2021 Ford Bronco Dyno Run Ends With 225 WHP for the 2.3-Liter Auto Sasquatch

2021 Ford Bronco Dyno Run 6 photos
Photo: Late Model Restoration on YouTube
2021 Ford Bronco Dyno Run2021 Ford Bronco Dyno Run2021 Ford Bronco Dyno Run2021 Ford Bronco Dyno Run2021 Ford Bronco Dyno Run
Just before the all-new Bronco entered series production at the Michigan Assembly Plant in Wayne, the Ford Motor Company announced that both engine options crank out more power than originally expected. In the case of the 2.3-liter EcoBoost four-cylinder turbo, customers are offered 300 ponies and 325 pound-feet (441 Nm) of torque on premium gasoline.
Texas-based Late Model Restoration found out how much of that power goes to the rear wheels thanks to their friends at Bird-Kultgen Ford in Waco, and as the headline implies, the base motor peaks at 225 horsepower delivered at 4,750 revolutions per minute. Torque isn’t exactly lethargic either at 304 pound-feet (412 Nm) at 3,400 rpm, especially if you compare these figures to the V8-engined 1996 Bronco that LMR tested a month ago.

The presenter, Landan Durham, highlights that a Big Bend with the Sasquatch Package like this fellow here makes a little more power because the dyno run was hindered by the 10-speed transmission’s software nannies. The pull was made in seventh gear, which is the 1:1 ratio, with 93-octane fuel in the tank, 4.70:1 rear gearing, and the stock 35-inch Goodyear tires.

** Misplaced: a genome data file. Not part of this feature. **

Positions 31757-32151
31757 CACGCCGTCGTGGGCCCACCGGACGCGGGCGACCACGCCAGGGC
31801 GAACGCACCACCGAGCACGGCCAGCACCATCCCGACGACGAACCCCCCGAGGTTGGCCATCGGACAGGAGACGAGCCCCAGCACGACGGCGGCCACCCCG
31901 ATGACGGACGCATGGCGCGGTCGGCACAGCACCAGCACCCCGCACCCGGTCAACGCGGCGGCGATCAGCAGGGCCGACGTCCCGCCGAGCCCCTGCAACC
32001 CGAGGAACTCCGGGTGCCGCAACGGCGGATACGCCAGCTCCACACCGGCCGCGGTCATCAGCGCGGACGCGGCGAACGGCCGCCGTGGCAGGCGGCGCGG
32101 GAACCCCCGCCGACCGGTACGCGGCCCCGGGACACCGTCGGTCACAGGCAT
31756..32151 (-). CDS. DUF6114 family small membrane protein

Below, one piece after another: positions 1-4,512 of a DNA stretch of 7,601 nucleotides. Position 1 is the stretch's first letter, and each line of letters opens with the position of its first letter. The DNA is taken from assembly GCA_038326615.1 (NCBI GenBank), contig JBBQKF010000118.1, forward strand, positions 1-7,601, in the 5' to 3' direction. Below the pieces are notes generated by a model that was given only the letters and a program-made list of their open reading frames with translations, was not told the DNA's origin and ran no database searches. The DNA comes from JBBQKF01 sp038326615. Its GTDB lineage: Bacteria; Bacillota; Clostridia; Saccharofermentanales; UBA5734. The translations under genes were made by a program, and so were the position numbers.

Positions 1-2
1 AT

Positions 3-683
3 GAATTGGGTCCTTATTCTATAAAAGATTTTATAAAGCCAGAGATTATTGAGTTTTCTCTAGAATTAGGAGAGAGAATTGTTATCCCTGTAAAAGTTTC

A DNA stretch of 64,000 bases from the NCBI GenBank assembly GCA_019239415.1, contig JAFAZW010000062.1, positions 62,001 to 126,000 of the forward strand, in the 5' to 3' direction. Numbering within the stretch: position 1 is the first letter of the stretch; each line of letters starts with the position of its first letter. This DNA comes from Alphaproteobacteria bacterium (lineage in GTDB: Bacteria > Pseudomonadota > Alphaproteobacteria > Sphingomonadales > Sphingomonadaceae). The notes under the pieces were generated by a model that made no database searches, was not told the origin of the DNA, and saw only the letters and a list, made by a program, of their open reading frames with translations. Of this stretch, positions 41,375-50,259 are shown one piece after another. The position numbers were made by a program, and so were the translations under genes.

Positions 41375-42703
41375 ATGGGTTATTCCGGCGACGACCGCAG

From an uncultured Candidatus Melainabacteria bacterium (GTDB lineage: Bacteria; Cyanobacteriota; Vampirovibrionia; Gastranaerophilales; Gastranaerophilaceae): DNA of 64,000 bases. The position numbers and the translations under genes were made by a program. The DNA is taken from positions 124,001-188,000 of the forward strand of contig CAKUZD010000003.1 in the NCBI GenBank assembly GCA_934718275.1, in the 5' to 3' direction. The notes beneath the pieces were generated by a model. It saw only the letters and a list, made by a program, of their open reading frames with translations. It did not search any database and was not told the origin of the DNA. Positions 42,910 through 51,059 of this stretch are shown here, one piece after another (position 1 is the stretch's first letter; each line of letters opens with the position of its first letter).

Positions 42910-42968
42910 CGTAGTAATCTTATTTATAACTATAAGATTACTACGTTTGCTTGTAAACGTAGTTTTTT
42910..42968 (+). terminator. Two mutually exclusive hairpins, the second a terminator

Also worthy of mentioning, the canvas top of this four-door Bronco doesn’t look right. Not only is the roof lose on the passenger side, front and rear, but the waviness of the rear windows is pretty bad. Although Ford came up with the design, you can blame Haartz Corporation for this substandard quality because Haartz produces the four-door soft top. The molded-in-color hardtop roof comes from Webasto, and it has a load of issues as well.

Speaking of issues, the Bronco in the following video has reminded me of a recently published technical service bulletin. More to the point, the Big Bend and Outer Banks trim levels both exhibit a whistling sound that will be rectified by Ford this fall with an improved seal design for the hood.

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About the author: Mircea Panait
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After a 1:43 scale model of a Ferrari 250 GTO sparked Mircea's interest for cars when he was a kid, an early internship at Top Gear sealed his career path. He's most interested in muscle cars and American trucks, but he takes a passing interest in quirky kei cars as well.
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